Australian insurer IAG may have to sell its UK business for less than book value
Australian investors would prefer insurance group IAG to cut its losses and sell its embattled UK arm rather than improve or refocus it.
However, equity analysts acknowledged the company’s ability to sell the UK business at a reasonable price would determine its ultimate fate, and indicated that IAG may have to settle for less than book value.
Despite greatly improved results, IAG UK was again a drag on its parent’s earnings in the 2012 financial year, which ended on 30 June. IAG wrote off the A$297m (£195m) of remaining goodwill and other intangible assets related to the UK business. This contributed to a 17% cut in group profit after tax to A$207m (2011: A$250m).
IAG announced in May that it was conducting a strategic review of its UK arm, which is dominated by Lloyd’s motor insurer Equity Red Star, but also includes commercial brokers Barnett & Barnett and NBJ, as well as affinity business Equity Insurance Partnerships.
The review, which will be completed before the end of the 2012 calendar year, will determine whether IAG continues improving the UK business, refocuses it, or sells all or part of it.
One analyst said: “The market would prefer that they sold it and put it behind them, but it comes down to whether they can get an offer for it. The quantum of money they have lost in the UK is astounding for a company the size of IAG.”
Another added: “If they sold that business, the market would view that as being fairly positive. They haven’t had a great track record there in the past and it is a fairly small proportion of their overall business, so I think the market would be happy if they just got rid of it.”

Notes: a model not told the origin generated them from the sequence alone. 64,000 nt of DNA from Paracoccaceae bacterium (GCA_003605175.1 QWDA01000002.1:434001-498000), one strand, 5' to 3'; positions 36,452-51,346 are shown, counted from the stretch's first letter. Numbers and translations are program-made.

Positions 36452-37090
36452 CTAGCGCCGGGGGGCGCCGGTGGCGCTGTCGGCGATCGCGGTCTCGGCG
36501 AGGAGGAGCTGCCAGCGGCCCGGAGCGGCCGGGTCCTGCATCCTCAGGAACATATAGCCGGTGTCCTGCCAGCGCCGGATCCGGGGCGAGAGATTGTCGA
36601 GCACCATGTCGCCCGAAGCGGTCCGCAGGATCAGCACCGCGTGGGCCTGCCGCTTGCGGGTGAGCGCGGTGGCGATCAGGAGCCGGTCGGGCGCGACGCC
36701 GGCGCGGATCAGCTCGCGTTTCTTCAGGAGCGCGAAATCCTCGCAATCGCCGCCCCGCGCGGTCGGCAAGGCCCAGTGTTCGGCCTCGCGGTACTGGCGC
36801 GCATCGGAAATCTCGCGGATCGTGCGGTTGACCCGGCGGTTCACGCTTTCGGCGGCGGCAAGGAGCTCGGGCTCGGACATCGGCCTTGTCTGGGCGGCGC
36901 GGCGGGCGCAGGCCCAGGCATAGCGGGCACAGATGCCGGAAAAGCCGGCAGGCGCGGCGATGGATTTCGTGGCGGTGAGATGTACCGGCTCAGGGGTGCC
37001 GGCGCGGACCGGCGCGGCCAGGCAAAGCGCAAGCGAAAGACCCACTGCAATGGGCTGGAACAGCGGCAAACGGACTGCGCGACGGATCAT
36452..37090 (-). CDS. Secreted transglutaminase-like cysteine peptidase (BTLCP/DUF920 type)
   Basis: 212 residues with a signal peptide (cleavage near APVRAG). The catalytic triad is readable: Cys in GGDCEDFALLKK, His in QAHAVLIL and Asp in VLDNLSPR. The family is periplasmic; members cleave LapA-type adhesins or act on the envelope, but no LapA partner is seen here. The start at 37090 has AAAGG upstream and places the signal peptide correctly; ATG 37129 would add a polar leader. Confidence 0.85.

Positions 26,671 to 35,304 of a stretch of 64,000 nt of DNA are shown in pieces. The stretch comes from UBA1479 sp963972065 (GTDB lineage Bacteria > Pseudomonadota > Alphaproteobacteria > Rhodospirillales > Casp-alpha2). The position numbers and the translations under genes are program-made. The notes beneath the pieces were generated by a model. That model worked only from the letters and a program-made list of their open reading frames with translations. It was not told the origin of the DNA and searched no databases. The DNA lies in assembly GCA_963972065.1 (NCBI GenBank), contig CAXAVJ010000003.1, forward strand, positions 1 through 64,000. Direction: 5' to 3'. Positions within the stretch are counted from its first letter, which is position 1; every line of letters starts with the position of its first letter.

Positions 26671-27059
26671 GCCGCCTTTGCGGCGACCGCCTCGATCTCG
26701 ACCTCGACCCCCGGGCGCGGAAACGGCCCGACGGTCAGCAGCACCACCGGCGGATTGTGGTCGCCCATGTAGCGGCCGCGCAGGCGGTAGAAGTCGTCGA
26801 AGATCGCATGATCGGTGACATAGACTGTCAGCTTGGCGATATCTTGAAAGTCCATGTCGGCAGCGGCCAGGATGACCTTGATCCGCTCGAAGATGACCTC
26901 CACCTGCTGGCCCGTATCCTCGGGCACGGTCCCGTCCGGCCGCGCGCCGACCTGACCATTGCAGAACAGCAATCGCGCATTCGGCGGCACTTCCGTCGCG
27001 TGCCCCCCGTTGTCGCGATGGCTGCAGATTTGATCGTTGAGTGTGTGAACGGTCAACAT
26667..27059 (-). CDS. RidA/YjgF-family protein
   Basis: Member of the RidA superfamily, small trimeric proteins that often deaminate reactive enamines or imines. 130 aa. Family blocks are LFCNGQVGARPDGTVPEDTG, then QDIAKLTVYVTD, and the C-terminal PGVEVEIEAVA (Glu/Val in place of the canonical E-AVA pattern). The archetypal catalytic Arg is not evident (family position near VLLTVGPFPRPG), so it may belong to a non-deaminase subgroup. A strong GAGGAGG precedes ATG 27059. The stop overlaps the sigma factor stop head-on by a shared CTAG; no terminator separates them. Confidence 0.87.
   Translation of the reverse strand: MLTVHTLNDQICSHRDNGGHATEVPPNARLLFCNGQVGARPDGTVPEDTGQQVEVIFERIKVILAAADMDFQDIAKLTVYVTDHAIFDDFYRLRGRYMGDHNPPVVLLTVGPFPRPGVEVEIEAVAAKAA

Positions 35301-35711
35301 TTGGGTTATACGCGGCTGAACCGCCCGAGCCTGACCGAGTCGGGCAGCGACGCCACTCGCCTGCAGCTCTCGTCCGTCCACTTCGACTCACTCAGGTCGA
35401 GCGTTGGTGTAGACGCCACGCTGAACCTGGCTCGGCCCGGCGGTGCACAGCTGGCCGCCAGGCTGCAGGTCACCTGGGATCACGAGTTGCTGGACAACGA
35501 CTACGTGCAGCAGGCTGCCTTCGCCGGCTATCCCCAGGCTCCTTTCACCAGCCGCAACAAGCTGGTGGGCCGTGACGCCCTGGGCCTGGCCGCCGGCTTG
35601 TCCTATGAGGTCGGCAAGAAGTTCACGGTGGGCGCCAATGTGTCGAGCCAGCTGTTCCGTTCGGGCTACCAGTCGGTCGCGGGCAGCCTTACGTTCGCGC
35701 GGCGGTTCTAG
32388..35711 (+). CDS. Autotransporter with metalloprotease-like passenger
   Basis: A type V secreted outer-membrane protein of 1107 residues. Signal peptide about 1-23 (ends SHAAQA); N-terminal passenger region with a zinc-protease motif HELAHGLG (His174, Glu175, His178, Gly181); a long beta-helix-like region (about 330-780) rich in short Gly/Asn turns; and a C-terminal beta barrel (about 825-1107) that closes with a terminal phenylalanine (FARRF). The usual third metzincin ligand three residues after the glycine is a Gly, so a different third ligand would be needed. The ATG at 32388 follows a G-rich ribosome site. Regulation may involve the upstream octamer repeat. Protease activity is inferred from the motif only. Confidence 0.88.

Credit Suisse analyst John Heagerty said a sale would free IAG management from the distractions of dealing with the UK business, allow the company to use the capital elsewhere, and concentrate on its Asian growth strategy.
However, he doubted the company would be able to sell IAG UK at book value. “It seems pretty unlikely,” he said, “given the comparable transactions that have been out in the market, and the state of the UK motor market.”
IAG UK made an insurance loss of A$13m in the 2012 financial year, a big improvement over 2011’s loss of A$181m.
Why has IAG UK been a burden to its parent?
The company suffered heavy losses in the 2010 and 2011 financial years because of the need to strengthen reserves at Equity Red Star. Like many UK motor insurers, Equity was caught out by rising bodily injury claims but, unlike most, it has not yet fully recovered.
Why might it be a tough sell?
With the re-reserving complete, it could be considered an attractive buy. Unfortunately, however, the list of buyers is short, the effect of forthcoming legislation on bodily injury claims is as yet unclear, and price increases have already started to slow in UK personal lines motor insurance.
What will happen to the brokers?
Their fate could be similar to that of Groupama’s UK broking entities. Barnett & Barnett has already been tipped for a management buy-out.